It will be appreciated that the instant specification and claims are set forth by way of illustration and not limitation, and that various modifications and changes may be made without departing from the spirit and scope of the present invention.
|Cited Patent||Filing date||Publication date||Applicant||Title|
|US1097978 *||Jun 14, 1913||May 26, 1914||Hardwick Jackson J||Combined dilator and catheter.|
|US1275520 *||Jun 14, 1917||Aug 13, 1918||William L Bell||Gauze-dam surgical instrument.|
|US3470872 *||Nov 25, 1966||Oct 7, 1969||Grieshaber Herman R||Pivoted retractor with shielded spacer teeth|
|US3575163 *||Feb 12, 1968||Apr 20, 1971||Monarch Molding Inc||Vaginal speculum|
|US3636954 *||Nov 17, 1969||Jan 25, 1972||Ici Ltd||Compound lever mechanism|
|US4263898 *||Jun 4, 1980||Apr 28, 1981||Wannag Arne T||Vaginal speculum|
|Citing Patent||Filing date||Publication date||Applicant||Title|
|US4553540 *||Aug 16, 1983||Nov 19, 1985||Straith Richard E||Airway|
|US4576168 *||Jan 5, 1983||Mar 18, 1986||Jalowayski Alfredo A||Nasal dilator|
|US5038766 *||Nov 8, 1989||Aug 13, 1991||Parker Jeffrey D||Blind orolaryngeal and oroesophageal guiding and aiming device|
|US5174283 *||May 7, 1992||Dec 29, 1992||Parker Jeffrey D||Blind orolaryngeal and oroesophageal guiding and aiming device|
|US5339805 *||Dec 23, 1992||Aug 23, 1994||Parker Jeffrey D||Blind orolaryngeal and oroesophageal guiding and aiming device|
|US5743254 *||Mar 31, 1997||Apr 28, 1998||Parker Medical Limited Partnership||Orotracheal intubation guide|
|US6606991||Dec 6, 2001||Aug 19, 2003||Hsiu-Chin Chou||Adjustable oropharyngeal airway apparatus|
|US6672305||Feb 26, 2001||Jan 6, 2004||Parker Medical Limited Partnership||Shallow throat orotracheal intubation guide|
|US6679901 *||Aug 24, 2000||Jan 20, 2004||Norikata Takuma||Airway|
|US6981502 *||Apr 1, 2004||Jan 3, 2006||Numask, Inc.||Respiratory mask having intraoral mouthpiece with large sealing area and multiple sealing configuration|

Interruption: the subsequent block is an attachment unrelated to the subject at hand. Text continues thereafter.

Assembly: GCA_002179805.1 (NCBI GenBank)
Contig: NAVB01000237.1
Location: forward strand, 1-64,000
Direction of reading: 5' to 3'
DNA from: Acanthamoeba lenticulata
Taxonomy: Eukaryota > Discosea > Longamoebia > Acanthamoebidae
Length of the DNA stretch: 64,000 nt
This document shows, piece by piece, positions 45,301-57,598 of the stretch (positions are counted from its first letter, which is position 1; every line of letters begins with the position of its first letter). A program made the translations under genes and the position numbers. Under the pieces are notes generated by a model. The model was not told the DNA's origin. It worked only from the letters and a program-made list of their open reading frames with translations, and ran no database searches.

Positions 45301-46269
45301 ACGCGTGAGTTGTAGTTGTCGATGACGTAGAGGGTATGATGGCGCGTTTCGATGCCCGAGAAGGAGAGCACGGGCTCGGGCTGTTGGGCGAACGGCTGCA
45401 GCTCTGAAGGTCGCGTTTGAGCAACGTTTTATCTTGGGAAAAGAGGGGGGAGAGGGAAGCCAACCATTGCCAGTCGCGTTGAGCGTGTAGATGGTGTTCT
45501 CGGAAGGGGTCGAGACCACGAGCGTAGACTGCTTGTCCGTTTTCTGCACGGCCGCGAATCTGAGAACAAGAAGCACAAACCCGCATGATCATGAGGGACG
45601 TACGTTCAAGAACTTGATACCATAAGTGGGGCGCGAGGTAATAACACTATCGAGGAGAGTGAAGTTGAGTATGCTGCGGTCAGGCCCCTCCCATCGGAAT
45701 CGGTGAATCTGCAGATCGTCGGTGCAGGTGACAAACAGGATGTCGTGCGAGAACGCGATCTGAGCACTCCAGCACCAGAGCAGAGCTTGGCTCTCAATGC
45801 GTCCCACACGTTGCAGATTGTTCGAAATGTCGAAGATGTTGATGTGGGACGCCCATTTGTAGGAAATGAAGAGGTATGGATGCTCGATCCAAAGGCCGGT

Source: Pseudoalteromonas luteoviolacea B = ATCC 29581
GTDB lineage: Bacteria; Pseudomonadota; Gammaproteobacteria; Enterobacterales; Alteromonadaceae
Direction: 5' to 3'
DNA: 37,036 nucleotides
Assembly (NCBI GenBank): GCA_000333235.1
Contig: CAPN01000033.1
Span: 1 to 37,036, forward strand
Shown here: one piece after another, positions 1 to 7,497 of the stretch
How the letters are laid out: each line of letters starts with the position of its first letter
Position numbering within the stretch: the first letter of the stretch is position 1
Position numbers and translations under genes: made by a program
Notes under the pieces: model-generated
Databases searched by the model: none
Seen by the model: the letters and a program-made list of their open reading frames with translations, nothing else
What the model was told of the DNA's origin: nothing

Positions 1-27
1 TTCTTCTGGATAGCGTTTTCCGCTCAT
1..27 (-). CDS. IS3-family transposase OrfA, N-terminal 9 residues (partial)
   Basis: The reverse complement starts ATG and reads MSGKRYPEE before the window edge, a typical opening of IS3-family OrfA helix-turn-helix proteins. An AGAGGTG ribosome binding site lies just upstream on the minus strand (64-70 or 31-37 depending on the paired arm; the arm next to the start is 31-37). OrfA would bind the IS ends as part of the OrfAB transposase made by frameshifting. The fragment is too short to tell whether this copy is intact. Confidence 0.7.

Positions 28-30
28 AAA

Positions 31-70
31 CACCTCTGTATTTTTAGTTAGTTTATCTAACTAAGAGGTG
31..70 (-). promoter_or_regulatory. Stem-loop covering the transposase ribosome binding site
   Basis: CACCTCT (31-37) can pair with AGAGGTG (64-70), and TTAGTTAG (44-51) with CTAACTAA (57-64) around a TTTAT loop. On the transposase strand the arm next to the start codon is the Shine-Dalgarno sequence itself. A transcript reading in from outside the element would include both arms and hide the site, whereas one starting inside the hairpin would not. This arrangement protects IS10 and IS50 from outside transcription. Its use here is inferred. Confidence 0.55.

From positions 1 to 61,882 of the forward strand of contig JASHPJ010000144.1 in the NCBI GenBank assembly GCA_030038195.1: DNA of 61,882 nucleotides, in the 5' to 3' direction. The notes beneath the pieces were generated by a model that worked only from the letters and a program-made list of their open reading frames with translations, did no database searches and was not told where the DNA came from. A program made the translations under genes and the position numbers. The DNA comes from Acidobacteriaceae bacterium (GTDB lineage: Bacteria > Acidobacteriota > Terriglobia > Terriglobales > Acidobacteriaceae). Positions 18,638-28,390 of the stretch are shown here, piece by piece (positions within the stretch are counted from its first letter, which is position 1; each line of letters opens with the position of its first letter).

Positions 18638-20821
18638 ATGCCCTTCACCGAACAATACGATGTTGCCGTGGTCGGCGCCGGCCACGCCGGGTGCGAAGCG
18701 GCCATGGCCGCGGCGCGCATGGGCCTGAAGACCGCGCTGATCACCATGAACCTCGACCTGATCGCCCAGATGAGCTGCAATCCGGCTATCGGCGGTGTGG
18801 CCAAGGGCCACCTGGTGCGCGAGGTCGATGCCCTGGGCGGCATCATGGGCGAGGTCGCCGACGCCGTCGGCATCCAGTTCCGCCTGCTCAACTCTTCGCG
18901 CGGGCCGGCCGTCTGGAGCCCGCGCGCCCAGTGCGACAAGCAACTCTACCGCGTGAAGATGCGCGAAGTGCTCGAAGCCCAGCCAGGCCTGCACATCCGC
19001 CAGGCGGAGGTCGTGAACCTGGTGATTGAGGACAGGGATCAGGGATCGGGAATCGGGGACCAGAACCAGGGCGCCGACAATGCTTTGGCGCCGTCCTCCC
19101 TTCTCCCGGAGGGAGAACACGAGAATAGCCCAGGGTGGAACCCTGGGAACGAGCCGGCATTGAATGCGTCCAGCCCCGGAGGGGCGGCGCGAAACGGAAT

|US7011088 *||Jun 10, 2004||Mar 14, 2006||Norikata Takuma||Airway|
|US7658191||Dec 23, 2005||Feb 9, 2010||Norikata Takuma||Airway|
|US7866313||Jun 22, 2007||Jan 11, 2011||Isen Innovations, Llc||Oral airways that facilitate tracheal intubation|
|US7866314||Dec 29, 2007||Jan 11, 2011||Isen Innovations, Llc||Method of tracheal intubation|
|US8257256 *||Oct 22, 2010||Sep 4, 2012||Krolman Arthur M M||Retractor device|
|US8297275||Mar 23, 2009||Oct 30, 2012||Daniel Ogilvie||Adjustable oral airway devices, and adjustable oral airway kits|
|US8652036 *||Oct 25, 2010||Feb 18, 2014||Beaver-Visitec International (Us), Inc.||Speculum|
|US8794230 *||Aug 29, 2009||Aug 5, 2014||University Of Iowa Research Foundation||Articulated oral airway|
|US8931477||Feb 9, 2011||Jan 13, 2015||Daniel Ogilvie||Adjustable oral airway devices, and adjustable oral airway kits|
|US20050016531 *||Jun 10, 2004||Jan 27, 2005||Norikata Takuma||Airway|
|US20050217678 *||Apr 1, 2004||Oct 6, 2005||Mccormick James J||Respiratory mask having intraoral mouthpiece with large sealing area and multiple sealing configuration|
|US20060213512 *||Dec 23, 2005||Sep 28, 2006||Norikata Takuma||Airway|
|US20080156322 *||Jun 22, 2007||Jul 3, 2008||Amy Isenberg||Oral airways that facilitate tracheal intubation|
|US20080156324 *||Dec 29, 2007||Jul 3, 2008||Isen Innovations, Llc||Scented and flavored oral airways|
|US20080156331 *||Dec 29, 2007||Jul 3, 2008||Isen Innovations, Llc||Method of tracheal intubation|
|US20090064998 *||Sep 10, 2007||Mar 12, 2009||Bassili Hosni R||Breathing Tube Bite Inhibitor|
|US20100051024 *||Aug 29, 2009||Mar 4, 2010||Ron Abrons||Articulated Oral Airway|
|US20100095968 *||Mar 23, 2009||Apr 22, 2010||Daniel Ogilvie||Adjustable Oral Airway Devices, And Adjustable Oral Airway Kits|
|US20110098538 *||Oct 25, 2010||Apr 28, 2011||Beaver-Visitec International (Us), Inc.||Speculum|
|US20110126840 *||Feb 9, 2011||Jun 2, 2011||Daniel Ogilvie||Adjustable Oral Airway Devices, And Adjustable Oral Airway Kits|
|USRE39508 *||Aug 23, 1996||Mar 13, 2007||Parker Medical||Blind orolaryngeal and oroesophageal guiding and aiming device|
|EP1043039A2||Apr 4, 2000||Oct 11, 2000||Hsiu-Chin Chou||Adjustable oropharyngeal airway apparatus|
|WO1991007201A1 *||Oct 31, 1990||May 30, 1991||Parker Jeffrey D||Blind orolaryngeal and oroesophageal guiding and aiming device|
|WO2008083368A1 *||Dec 29, 2007||Jul 10, 2008||Isen Innovations, Llc||Improved oral airways that facilitate tracheal intubation|
|U.S. Classification||128/207.14, D24/110, 600/219, 600/237|
|Cooperative Classification||A61M16/0493, A61M16/0495, A61M16/0488|
|Jun 9, 1986||FPAY||Fee payment|
Year of fee payment: 4
|Jul 31, 1990||REMI||Maintenance fee reminder mailed|
|Dec 30, 1990||LAPS||Lapse for failure to pay maintenance fees|
|Mar 12, 1991||FP||Expired due to failure to pay maintenance fee|
Effective date: 19901230